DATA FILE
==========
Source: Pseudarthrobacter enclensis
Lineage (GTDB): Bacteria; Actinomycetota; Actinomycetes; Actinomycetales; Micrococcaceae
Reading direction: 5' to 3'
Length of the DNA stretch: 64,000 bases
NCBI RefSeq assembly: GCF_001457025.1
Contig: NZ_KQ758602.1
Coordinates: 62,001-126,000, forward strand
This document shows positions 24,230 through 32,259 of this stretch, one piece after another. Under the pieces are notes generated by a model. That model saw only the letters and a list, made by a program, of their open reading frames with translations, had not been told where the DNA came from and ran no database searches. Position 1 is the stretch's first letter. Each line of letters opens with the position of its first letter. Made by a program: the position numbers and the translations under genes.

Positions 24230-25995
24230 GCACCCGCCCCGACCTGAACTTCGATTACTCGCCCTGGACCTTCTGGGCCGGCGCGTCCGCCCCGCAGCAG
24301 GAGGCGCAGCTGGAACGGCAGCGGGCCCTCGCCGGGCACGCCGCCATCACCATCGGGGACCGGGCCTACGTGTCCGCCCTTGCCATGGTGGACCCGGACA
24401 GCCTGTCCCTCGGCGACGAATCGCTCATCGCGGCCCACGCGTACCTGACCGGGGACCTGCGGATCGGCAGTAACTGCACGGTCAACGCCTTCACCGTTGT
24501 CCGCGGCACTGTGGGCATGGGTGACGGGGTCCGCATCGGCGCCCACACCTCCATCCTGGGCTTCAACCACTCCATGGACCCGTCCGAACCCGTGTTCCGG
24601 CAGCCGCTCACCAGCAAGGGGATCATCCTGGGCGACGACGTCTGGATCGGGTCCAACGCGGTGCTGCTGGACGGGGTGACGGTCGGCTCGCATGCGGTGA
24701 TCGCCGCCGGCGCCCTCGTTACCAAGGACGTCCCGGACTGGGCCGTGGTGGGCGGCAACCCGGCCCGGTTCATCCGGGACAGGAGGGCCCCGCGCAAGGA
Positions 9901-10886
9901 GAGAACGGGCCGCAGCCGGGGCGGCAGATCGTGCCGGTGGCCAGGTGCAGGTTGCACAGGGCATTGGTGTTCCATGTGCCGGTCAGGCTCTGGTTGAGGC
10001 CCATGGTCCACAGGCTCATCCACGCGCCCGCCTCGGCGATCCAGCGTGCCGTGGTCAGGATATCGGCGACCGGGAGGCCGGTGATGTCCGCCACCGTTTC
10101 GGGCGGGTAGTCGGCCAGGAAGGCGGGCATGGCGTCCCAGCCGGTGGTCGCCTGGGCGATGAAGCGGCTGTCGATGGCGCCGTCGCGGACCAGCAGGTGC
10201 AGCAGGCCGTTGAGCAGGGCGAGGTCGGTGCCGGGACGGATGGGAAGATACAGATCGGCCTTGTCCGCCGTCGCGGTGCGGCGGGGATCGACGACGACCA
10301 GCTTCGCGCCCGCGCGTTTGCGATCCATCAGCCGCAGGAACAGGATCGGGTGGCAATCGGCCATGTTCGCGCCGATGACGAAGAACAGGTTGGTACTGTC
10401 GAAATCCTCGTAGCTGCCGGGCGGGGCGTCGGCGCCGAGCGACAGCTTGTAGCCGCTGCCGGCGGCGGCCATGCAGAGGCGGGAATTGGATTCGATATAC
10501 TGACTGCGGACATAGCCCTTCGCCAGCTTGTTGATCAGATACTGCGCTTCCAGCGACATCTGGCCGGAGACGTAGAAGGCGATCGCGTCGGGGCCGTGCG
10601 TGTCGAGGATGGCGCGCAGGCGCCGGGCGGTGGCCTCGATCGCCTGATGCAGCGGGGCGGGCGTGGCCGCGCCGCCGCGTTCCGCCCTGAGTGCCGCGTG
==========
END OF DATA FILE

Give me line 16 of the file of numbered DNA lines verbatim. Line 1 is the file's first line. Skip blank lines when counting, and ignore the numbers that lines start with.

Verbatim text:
Positions 9901-10886